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Testing the wind

Jason Unrau
Northern News Services

Inuvik (July 11/05) - High diesel prices have led to a new look at using wind to generate electricity in the territories.

Monitoring stations have been installed in Inuvik, Paulatuk, and Sachs Harbour to determine where wind turbines could be installed as part of a joint study by the NWT Power Corporation and Aurora Research Institute. The small test turbines could also go up in Tuktoyaktuk, Holman and Yellowknife.

"It's quite possible that wind turbines would save on the impact of burning diesel," said J.P. Pinard, consultant hired by the Aurora Research Institute to conduct the study.

While wind monitoring will occur in Inuvik, now generating the bulk of its electricity with natural gas, Sachs Harbour, Holman and Paulatuk - all diesel-dependent communities - are included in the study with the hopes of attracting businesses interested in investing in the turbine technology.

This isn't the first time the power corporation has flirted with wind power. With grants from the federal government, wind turbines were installed in Sachs Harbour, Cambridge Bay, Kugluktuk and Rankin Inlet in 1985. Only the one in Rankin remains in operation.

"We're working with the (Aurora Research) institute and re-examining our numbers," said power corp. president Leon Courneya.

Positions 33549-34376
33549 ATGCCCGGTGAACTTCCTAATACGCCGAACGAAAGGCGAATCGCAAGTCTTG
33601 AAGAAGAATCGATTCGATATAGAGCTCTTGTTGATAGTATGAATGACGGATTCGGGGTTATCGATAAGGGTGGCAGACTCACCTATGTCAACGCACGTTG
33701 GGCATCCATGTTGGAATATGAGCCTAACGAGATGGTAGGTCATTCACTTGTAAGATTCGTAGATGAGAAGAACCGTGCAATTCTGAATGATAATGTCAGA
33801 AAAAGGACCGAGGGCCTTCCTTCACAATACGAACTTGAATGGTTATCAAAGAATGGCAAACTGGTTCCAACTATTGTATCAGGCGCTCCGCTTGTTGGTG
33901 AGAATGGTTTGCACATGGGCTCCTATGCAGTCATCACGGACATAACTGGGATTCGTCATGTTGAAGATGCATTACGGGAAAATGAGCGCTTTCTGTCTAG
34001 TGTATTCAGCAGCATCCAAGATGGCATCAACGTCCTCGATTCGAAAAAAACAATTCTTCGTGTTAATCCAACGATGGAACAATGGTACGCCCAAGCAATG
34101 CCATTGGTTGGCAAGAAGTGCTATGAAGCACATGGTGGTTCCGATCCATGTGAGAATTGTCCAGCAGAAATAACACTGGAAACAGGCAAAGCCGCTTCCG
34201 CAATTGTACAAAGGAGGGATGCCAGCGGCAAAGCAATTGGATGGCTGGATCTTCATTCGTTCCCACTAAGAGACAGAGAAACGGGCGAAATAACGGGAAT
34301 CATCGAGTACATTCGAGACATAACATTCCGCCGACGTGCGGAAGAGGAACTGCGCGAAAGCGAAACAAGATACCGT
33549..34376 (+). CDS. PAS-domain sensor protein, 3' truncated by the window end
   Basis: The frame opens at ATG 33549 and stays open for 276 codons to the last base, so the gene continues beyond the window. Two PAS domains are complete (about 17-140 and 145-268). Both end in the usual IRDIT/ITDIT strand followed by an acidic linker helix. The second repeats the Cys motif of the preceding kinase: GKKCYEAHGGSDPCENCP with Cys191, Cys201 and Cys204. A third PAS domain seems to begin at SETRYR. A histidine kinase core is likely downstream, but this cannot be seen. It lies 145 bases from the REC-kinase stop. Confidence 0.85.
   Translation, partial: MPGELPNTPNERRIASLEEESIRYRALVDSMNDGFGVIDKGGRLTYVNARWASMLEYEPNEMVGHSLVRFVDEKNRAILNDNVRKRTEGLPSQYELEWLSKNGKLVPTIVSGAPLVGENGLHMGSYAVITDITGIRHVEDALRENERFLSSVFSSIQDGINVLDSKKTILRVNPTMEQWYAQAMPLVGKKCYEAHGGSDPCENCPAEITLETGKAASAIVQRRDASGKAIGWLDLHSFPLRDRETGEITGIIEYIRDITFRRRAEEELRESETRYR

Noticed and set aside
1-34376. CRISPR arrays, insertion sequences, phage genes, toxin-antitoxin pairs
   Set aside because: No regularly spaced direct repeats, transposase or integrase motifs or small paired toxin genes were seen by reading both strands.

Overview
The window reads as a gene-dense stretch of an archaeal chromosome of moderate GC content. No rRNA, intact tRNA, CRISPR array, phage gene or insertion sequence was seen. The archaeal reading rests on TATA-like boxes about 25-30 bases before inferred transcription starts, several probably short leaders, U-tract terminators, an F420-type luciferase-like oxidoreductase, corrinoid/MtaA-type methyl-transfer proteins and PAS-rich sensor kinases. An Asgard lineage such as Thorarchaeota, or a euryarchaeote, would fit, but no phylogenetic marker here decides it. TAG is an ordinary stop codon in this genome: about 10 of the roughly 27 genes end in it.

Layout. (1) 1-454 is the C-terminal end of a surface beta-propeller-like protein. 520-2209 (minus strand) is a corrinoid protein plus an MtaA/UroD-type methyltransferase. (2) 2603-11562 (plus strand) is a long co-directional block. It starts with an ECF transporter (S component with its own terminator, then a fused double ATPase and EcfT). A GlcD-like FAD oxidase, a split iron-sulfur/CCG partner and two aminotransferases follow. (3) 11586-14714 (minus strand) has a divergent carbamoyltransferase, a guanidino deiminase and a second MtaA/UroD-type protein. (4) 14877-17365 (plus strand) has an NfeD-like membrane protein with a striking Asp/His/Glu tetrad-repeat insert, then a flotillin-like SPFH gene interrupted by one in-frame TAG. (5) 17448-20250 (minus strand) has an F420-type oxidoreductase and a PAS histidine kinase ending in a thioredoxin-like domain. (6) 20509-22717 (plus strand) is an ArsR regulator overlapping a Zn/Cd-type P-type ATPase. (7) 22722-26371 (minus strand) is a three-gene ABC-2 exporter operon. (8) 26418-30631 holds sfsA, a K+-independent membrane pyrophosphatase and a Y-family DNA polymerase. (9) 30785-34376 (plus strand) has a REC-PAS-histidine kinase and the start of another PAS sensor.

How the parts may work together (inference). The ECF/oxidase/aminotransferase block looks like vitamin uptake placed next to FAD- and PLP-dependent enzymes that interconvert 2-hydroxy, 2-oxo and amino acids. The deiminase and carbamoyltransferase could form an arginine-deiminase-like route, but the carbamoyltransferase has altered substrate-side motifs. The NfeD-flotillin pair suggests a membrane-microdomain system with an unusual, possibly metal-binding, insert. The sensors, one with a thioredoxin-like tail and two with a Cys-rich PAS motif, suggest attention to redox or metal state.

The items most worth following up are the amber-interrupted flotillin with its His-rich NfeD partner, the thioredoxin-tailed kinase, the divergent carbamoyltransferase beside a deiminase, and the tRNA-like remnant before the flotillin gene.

It will include weather data gathered over the past year from airports and new information collected from the new 30-metre tall test stations over at least the next year.

"The (airport) data is from a once-a-day reading and from about 10m off the ground," said Bill Crossman, manager of Inuvik operations for the research institute.

"We need readings from 30m and continuous monitoring to figure out the most viable place to put the turbines in each community."

Although the 50 kilowatt Rankin turbine has been out of service for the past six months due to a broken part, during the past five years it helped reduce annual diesel consumption by 40,000 litres.

The original investment to erect the turbine was $300,000 and maintenance costs run about $10,000 per year.

Not taking into consideration the rate of inflation, the power corporation's cost of providing diesel fuel to Delta communities has risen 24.69 cents per litre, which represents and increase of nearly 57 per cent since March 2000.

In 2000, the average cost to the power corp. of providing diesel to all of its generators was 39.26 cents per litre.

This year that price is 59.61 cents. For communities reliant on diesel in the Delta, the cost is 68.14 cents a litre.

According to the Canadian Wind Energy Association, it costs between six-cents and 12-cents a kilowatt hour to generate electricity in "good wind areas."

The power corp. said it costs 91-cents per kilowatt hour for diesel-generated electricity in Sachs Harbour and 67-cents in Holman.

- with files from Chris Hunsley